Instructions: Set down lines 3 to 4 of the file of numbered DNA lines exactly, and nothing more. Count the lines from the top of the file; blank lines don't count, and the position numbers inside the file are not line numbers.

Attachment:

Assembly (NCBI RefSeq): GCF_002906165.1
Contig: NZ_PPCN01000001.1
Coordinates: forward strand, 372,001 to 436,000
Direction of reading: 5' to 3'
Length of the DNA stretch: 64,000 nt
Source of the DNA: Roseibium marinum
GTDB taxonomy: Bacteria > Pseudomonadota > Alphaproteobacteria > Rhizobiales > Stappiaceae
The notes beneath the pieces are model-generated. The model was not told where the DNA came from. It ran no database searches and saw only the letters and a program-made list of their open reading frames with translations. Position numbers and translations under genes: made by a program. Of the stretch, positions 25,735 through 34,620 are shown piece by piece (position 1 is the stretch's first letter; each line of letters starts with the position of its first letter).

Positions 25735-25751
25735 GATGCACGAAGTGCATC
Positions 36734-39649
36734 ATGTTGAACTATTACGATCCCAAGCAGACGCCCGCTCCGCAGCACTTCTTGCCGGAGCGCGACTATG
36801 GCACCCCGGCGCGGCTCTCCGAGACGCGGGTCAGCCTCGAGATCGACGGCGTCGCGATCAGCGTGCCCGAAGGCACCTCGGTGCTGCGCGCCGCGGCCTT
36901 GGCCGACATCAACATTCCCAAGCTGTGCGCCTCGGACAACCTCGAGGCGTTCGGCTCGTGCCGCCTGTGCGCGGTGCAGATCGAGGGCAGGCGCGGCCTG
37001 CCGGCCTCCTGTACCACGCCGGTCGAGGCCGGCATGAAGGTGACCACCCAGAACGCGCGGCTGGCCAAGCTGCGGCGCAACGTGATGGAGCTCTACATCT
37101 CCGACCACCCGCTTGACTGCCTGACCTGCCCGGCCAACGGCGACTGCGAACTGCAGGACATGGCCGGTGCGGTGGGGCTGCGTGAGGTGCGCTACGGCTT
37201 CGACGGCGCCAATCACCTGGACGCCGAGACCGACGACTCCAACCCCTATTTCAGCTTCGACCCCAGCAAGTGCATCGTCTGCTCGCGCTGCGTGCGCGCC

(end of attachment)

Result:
Coordinates: forward strand, 372,001 to 436,000
Direction of reading: 5' to 3'